- recognise critical ambient conditions which interfere with the function of the constant lighting control
- evaluate the physical limitations to which a constant lighting control is subject.

For this purpose it is necessary to understand the most important terms used in the field of lighting technology.

How does constant lighting control function?

In constant lighting control a light sensor installed on the ceiling measures the luminance of the surfaces in its detection range, e.g. the floor or the desks.

How does constant lighting control function?

This measured value (actual value) is compared with the predefined setpoint value, and the control value is adjusted so that the divergence between the setpoint and actual values is minimal. If it is brighter outside, the share of artificial lighting is reduced. If it is darker outside, the share of artificial lighting is increased. The exact function of the light controller is described in detail in the manual of the Light Controller LR/Sx.16.1.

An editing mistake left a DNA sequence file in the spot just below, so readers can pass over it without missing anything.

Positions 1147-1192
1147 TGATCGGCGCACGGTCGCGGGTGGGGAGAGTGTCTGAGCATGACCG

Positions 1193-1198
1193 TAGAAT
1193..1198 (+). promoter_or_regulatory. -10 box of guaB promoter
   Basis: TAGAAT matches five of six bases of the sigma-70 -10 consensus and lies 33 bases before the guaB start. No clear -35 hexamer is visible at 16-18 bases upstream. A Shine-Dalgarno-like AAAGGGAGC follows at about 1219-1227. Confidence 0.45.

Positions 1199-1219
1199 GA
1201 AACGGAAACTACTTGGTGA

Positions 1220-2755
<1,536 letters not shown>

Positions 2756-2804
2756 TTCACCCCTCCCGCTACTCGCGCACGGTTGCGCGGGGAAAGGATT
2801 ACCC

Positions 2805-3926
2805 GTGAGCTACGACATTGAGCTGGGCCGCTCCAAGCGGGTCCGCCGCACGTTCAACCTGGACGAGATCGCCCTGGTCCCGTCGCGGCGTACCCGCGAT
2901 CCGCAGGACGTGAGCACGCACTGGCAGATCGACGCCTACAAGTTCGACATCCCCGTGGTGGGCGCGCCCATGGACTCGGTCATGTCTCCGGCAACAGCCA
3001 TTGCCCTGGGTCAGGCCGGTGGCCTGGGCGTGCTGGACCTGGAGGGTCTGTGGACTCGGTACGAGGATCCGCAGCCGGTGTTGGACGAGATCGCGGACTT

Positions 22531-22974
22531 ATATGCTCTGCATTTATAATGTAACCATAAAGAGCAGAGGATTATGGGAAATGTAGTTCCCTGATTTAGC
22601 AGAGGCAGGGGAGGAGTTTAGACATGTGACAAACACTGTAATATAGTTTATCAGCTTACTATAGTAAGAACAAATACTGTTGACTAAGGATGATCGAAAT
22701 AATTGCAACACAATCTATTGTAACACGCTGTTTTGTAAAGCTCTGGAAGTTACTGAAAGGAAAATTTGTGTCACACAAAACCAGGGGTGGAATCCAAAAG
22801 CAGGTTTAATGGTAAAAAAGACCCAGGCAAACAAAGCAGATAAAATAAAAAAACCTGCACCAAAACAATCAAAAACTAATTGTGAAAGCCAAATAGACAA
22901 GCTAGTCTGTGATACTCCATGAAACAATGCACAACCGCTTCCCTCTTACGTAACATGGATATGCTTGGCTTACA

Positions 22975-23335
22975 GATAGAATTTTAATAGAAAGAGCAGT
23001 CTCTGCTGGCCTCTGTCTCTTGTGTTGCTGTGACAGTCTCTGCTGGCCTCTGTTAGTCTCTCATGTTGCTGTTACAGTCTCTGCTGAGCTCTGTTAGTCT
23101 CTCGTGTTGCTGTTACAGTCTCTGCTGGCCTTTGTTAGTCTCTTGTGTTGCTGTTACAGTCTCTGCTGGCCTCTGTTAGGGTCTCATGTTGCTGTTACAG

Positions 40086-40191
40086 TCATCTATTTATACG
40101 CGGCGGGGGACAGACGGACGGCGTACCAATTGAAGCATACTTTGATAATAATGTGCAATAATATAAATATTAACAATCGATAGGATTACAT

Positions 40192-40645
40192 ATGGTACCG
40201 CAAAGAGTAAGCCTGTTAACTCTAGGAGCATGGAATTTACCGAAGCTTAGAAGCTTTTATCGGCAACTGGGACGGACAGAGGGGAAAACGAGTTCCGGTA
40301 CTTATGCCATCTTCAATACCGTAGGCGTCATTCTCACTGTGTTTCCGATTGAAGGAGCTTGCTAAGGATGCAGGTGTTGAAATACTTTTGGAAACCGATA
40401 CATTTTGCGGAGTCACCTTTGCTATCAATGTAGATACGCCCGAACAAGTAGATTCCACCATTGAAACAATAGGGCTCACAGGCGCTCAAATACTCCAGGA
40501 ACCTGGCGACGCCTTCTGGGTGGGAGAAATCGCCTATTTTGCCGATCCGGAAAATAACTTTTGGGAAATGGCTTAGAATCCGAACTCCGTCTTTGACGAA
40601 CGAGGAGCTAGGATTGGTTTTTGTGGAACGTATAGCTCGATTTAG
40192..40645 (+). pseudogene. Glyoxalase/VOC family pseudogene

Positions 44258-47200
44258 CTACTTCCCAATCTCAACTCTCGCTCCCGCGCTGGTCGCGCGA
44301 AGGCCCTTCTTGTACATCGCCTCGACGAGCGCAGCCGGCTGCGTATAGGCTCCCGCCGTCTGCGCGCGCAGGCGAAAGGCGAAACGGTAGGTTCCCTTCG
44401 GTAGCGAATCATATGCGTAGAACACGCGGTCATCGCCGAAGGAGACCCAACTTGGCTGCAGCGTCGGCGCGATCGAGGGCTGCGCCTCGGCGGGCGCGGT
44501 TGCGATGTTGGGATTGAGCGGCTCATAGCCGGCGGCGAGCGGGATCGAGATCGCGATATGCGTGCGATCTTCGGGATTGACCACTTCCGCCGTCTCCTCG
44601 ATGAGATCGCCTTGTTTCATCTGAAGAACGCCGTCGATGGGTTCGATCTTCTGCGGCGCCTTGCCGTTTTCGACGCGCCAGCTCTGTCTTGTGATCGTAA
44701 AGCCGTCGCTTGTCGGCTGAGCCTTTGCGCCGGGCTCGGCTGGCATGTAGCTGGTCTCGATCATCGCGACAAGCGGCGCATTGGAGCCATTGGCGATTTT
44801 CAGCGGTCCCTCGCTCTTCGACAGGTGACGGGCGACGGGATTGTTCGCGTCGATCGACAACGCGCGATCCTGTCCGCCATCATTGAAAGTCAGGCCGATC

A Luxmeter placed underneath the light sensor, e.g. on a desk, is used for setting the setpoint. This Luxmeter detects the degree of illumination which illuminates the surfaces underneath the light sensor.

The objective of a constant lighting control is to retain the set degree of illumination when a setpoint is set. To perfectly implement this objective, the light sensor should be placed exactly on the spot where the Luxmeter was placed to adjust the setpoint value, in order to also determine the degree of illumination. As this is not possible for practical reasons, the light sensor is generally mounted on the ceiling.

This is a compromise. For the reference setting of the setpoint, a Luxmeter is used for measurement of the degree of illumination; however, the light controller primarily detects the luminance underneath the light sensor. In this way the light controller indirectly maintains a constant degree of illumination. If certain constraints are not observed with indirect measurement, it can mean that the constant lighting control will not function or not function as required.

This is not a specific phenomenon just affecting our constant lighting control, but rather is the case for all constant lighting controls.